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Approaching Socialism

Harry Magdoff is an editor of Monthly Review. Fred Magdoff is professor of plant and soil science at the University of Vermont in Burlington. He is author of numerous scientific articles; coauthor, with Harold van Es, of Building Soils for Better Crops (Sustainable Agricultural Network, 2000); and coeditor, with John Bellamy Foster and Frederick H. Buttel, of Hungry for Profit: The Agribusiness Threat to Farmers, Food, and the Environment (Monthly Review Press, 2000).


1. Can ‘Human Nature’ Change?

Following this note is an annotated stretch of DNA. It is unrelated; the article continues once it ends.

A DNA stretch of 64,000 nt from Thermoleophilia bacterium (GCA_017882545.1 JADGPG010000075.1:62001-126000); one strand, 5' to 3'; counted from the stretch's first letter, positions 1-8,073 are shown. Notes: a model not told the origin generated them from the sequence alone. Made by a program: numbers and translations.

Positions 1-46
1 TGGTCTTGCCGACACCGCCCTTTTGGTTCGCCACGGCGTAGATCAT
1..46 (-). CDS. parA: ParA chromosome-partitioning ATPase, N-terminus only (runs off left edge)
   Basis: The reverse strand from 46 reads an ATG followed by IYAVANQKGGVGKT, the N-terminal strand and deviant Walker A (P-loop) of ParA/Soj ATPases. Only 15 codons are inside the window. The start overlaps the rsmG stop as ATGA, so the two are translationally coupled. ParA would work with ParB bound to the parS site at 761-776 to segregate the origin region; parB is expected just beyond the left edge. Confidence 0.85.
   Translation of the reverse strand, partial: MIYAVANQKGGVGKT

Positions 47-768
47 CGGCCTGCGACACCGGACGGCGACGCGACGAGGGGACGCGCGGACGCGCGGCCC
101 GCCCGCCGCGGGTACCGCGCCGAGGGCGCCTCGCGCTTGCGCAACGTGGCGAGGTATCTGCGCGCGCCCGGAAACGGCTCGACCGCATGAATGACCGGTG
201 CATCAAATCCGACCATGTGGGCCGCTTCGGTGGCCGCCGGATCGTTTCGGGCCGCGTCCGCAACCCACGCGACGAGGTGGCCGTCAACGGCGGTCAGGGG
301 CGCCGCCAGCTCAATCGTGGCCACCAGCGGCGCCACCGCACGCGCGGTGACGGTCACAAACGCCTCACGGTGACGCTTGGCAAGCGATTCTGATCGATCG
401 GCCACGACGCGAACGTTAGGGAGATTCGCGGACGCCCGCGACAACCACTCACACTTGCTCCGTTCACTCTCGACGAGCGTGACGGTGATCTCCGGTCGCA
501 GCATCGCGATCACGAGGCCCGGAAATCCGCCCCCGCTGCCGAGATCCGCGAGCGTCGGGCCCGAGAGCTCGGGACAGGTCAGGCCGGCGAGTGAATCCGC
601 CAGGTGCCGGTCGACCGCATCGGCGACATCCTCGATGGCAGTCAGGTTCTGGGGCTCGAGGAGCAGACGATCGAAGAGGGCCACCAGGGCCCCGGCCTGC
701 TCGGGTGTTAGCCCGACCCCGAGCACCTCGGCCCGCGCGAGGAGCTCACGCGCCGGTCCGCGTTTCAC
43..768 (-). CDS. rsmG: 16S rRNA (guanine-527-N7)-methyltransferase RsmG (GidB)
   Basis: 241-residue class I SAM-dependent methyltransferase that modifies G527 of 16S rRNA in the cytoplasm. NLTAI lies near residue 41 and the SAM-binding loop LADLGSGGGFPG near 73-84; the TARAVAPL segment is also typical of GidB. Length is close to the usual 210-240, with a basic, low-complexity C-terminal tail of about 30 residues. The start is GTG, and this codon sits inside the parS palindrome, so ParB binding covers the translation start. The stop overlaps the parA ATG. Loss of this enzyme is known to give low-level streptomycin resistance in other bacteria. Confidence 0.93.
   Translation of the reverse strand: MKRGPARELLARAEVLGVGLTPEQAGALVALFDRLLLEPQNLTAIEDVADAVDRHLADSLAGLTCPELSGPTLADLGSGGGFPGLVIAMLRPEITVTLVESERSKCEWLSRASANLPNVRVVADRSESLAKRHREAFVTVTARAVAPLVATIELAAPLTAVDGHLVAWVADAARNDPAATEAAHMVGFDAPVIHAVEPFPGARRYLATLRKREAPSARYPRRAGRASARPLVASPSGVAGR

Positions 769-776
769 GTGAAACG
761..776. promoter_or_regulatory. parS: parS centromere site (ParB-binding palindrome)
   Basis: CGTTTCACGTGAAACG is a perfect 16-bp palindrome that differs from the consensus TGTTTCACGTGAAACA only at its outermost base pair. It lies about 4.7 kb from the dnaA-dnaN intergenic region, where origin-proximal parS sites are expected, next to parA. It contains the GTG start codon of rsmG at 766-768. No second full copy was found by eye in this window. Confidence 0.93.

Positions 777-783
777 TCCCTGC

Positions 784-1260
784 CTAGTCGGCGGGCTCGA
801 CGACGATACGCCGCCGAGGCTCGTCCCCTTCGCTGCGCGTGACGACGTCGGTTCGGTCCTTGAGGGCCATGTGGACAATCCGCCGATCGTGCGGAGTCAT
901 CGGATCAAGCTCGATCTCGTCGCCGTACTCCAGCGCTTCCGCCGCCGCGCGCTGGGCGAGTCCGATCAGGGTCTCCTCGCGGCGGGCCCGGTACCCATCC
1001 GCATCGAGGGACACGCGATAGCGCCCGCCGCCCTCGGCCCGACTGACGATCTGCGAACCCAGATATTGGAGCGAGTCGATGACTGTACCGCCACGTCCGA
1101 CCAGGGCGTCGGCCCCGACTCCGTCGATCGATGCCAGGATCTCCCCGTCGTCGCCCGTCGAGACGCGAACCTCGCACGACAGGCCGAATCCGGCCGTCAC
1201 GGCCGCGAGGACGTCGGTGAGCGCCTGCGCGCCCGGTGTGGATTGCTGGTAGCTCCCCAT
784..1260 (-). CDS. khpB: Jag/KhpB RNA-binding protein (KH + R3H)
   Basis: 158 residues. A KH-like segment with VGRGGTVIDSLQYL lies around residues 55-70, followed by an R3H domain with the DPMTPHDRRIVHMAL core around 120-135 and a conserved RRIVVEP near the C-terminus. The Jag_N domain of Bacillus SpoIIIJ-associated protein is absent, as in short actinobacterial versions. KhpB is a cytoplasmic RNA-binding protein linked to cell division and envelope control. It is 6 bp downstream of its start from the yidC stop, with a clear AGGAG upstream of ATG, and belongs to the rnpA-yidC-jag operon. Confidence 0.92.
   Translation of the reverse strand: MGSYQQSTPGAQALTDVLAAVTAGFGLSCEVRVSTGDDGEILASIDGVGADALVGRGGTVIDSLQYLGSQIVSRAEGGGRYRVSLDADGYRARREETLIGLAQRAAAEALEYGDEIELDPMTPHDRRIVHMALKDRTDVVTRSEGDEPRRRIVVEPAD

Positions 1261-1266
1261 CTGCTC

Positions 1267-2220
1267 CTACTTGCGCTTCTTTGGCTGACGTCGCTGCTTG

Among the arguments against socialism is that it goes against human nature. “You can’t change human nature” is the frequently heard refrain. That may be true of basic human instincts such as the urge to obtain food to eat, reproduce, seek shelter, make and wear protective clothing. However, what has usually been referred to as “human nature” has changed a great deal during the long history of humankind. As social systems changed, many habits and behavioral traits also changed as people adapted to new social structures. Anatomically modern humans emerged some 150,000 to 200,000 years ago. Over the tens of thousands of years since, many different kinds of social organizations and societies have developed. Initially, most were based on hunting and gathering, while for about the last 7,000 years many have been based on agriculture. These societies were organized as clans, villages, tribes, city-states, nations, and/or empires.